- The Washington Times - Saturday, October 21, 2006

The rhetoric is quite charged in Washington D.C. these days, and it is a bit more caustic than usual. The politicos on Capitol Hill are more aggressive in their rhetoric and their participation in the “Blame Game” as they pursue scapegoats to use as deflectors for criticism of their own lackluster performance.

This pathetic display of “gotcha” politics is due in great part to the upcoming election and the only people we have to blame for this third-rate display of pandering are ourselves.

When it comes to government and politics, the American public is lazy. This may sound harsh, but sometimes the truth hurts. We have abdicated our responsibility for seeking the truth to mealy-mouthed politicians, overzealous special-interest groups and a deceitful, agenda-driven media.

The truth is, a majority of Americans know more about the fictitious war against terrorists presented on the Fox television series “24” than they do about the real war against radical Islamist terror groups and the nation-states that harbor and support them. The fact so many Americans don’t recognize the conflict in Iraq as but a battle in the overall war against Islamofascism — a war taking place in Baghdad, Haifa, Beirut, Madrid, Paris, London, Manila, Bali, Kabul, Islamabad and New York, to name but a few places around the globe — is proof positive they haven’t found it important enough to be bothered with seeking out the facts.

And why should we be bothered with seeking out the facts for ourselves? After all, that’s what we pay our government to do. That’s why we invest 30 to 60 minutes of our precious time each day — on average — to our favorite news sources. Because our lives are so hectic, it’s easier to rely on our elected politicians, pundits and the news media to divine the facts for us.

Well, America, you get what you pay for.

By relying on the positioned rhetoric of the politicians, and the mainstream media that report on it, we have effectively — and tacitly — delivered our nation to the brink of mediocrity in decline. We have allowed politics to run roughshod over good government and permitted polarized national political parties to take control.

Our Founders and Framers feared political factions would come to dominate the governmental process in the United States and we — through our self-indulgent apathy — have facilitated the realization of those fears.

Further, because of our “hands-off” approach to politics, government and the fact-seeking process, we have allowed special interest groups to gather incredible influence within the halls of government. Groups like MoveOn.org, A.N.S.W.E.R., ACORN and ACT— that have manipulated information to suit their agenda — and organizations funded and championed by non-American citizens attempting to advance “an alternative worldview” over our constitutional government, are literally setting agenda in the halls of Congress, dictating criteria to our judicial system and coercing the Executive Branch into approaching potentially apocalyptic situations with a “politically correct” eye.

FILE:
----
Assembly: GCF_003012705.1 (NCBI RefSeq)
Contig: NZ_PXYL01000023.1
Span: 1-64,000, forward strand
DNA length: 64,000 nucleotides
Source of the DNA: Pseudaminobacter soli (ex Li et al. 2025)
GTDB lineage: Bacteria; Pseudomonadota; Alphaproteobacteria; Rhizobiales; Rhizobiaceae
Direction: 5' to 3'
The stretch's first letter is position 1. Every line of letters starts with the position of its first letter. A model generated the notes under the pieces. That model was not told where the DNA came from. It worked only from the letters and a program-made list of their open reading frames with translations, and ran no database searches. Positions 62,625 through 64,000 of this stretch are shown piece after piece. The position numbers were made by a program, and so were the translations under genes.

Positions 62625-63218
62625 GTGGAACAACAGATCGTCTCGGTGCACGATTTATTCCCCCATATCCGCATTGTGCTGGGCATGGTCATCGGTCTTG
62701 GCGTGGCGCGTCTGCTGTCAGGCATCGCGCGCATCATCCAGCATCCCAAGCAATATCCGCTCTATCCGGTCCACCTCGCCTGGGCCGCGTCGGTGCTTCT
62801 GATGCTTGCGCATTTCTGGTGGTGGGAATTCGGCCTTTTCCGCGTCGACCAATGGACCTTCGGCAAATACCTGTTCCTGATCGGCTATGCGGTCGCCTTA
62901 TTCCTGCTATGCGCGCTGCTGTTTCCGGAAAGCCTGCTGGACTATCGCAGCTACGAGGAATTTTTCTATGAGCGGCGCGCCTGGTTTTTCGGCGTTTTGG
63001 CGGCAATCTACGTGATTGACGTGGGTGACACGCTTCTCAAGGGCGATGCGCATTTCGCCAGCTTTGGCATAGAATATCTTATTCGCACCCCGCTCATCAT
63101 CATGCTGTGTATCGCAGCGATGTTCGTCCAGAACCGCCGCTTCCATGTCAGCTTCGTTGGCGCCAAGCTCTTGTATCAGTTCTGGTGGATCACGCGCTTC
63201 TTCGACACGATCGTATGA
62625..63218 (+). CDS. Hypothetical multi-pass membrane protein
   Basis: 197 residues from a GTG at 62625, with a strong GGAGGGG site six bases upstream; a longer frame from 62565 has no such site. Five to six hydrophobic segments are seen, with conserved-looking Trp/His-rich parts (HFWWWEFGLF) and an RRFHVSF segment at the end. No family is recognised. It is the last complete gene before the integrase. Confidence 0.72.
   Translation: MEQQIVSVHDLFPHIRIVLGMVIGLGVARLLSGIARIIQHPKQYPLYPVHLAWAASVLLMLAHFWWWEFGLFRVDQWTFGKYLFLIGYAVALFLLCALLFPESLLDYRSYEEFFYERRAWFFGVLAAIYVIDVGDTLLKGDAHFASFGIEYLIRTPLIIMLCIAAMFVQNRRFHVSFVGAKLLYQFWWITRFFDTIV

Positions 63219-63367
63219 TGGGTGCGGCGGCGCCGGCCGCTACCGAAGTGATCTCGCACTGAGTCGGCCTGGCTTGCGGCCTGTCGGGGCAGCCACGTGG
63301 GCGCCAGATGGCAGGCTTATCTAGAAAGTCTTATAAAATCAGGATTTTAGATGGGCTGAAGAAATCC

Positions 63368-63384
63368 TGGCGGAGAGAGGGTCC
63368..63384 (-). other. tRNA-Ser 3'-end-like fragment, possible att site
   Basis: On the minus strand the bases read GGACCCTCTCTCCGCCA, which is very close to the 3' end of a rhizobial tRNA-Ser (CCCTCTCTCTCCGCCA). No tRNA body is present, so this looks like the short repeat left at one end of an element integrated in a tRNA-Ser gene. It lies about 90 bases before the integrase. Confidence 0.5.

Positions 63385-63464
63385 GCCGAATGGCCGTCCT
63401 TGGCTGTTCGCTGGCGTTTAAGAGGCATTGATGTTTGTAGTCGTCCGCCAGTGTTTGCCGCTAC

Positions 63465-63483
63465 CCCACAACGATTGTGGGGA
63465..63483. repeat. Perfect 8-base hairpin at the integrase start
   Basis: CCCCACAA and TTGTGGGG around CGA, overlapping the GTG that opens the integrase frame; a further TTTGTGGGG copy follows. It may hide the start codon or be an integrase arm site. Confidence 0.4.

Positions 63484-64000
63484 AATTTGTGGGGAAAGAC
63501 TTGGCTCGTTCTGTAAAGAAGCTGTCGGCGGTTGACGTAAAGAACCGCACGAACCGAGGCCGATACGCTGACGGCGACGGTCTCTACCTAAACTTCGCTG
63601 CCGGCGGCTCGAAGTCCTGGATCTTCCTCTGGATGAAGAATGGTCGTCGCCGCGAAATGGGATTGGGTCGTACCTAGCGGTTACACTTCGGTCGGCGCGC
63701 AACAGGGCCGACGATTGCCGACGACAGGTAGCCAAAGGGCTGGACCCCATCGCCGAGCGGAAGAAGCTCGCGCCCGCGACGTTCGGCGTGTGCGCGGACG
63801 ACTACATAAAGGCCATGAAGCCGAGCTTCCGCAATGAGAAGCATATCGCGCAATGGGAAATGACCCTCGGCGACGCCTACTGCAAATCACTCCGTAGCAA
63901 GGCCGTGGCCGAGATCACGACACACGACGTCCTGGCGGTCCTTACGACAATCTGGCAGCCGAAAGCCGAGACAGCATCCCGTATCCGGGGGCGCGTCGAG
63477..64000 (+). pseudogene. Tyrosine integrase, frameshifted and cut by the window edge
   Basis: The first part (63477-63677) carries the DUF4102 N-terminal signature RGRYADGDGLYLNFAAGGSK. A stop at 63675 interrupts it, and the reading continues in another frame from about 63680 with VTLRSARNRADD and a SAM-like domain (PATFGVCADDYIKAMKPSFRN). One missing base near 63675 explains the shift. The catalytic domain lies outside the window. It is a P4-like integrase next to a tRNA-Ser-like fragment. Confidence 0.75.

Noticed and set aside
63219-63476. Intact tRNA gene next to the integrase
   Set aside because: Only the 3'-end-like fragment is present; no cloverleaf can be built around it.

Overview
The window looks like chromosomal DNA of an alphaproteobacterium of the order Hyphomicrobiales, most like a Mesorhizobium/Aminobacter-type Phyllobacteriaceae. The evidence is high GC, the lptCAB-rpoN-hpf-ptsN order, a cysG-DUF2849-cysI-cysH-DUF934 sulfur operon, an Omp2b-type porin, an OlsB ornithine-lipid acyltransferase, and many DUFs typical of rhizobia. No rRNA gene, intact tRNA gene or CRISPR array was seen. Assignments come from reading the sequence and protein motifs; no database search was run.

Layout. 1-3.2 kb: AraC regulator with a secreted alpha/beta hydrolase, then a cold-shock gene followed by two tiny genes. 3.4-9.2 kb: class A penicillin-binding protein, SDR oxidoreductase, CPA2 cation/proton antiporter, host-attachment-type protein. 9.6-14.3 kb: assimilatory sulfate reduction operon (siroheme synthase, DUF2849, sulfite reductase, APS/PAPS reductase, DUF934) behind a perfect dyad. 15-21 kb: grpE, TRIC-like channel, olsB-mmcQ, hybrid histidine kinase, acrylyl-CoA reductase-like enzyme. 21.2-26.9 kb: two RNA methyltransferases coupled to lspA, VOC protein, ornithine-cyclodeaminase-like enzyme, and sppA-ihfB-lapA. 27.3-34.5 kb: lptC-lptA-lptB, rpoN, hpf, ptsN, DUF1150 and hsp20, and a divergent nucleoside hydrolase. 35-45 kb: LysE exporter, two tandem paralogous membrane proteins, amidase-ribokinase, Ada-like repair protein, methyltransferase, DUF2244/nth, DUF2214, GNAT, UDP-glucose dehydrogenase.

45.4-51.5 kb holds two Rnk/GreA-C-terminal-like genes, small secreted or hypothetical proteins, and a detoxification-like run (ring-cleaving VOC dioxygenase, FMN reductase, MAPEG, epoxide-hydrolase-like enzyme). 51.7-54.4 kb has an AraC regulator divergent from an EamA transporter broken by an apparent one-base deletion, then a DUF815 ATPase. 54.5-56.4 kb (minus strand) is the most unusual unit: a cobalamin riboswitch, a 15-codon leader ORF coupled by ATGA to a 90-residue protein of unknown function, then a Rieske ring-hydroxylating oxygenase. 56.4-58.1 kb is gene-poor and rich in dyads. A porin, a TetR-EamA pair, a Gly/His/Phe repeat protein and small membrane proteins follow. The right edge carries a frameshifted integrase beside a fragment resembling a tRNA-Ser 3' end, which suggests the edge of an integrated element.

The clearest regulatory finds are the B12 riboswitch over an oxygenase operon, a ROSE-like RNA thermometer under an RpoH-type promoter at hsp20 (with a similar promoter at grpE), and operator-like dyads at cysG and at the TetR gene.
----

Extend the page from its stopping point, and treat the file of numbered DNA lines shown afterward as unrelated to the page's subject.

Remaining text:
It is our apathy for the facts, our indifference for finding out the truth, that has led us here. We can blame the elected officials all we want for the scandals they create or the promised legislation they don’t produce, but the largest percentage of blame for ineffective government lies with the voters. We are the ones who don’t fully vet the candidates before elections. We are the ones that don’t seek out and encourage the best qualified to run for public office. We are the ones who fail to demand that those who are elected serve their constituents instead of their national parties.

And we are the ones who have empowered the elitist enterprises of the agenda-driven media by not questioning their motives and by accepting their ratings-based, often sensationalized, blather as truth without examination of their reports.

It is well past time that the American people took responsibility for the sorry state of our government. In doing so, we must accept that we have been too lazy to do the requisite work needed to elect good people to office, instead opting to spotlight the shortcomings of those we have elected to power after the fact. We must break free of the constraints of ignorance and apathy and once again engage the process of sending good men and women to the halls of government.

If the upcoming elections are to be of any value to the quest for better government, for government over politics, we have to make sure we vote intelligently and in order to vote intelligently we — each of us — must thoroughly examine the candidates vying for consideration. This takes time and that involves turning off “American Idol,” if only for the evening, and doing some homework on the positions of each candidate on the important issues facing our country, their qualifications for elected office and their backgrounds. In the information Age that isn’t difficult.

We’ve all heard the mantra “every vote counts.” This sentiment is well-intentioned but doesn’t address the intellectual quality of those “votes.” In fact, it promotes the participation of those voters who arrive at the polls uninformed and/or purposely deceived about the candidates and the issues.

If we are to achieve a more effective, more responsible and more potent government we have to look closer at those who we send to Washington before we send them to Washington. By doing so, perhaps we can change the mantra from “every vote counts” to “every voter counts.”


Managing editor for The New Media Journal. He is executive director of the Basics Project, a nonprofit, nonpartisan, 501(C)(3) research and education initiative.

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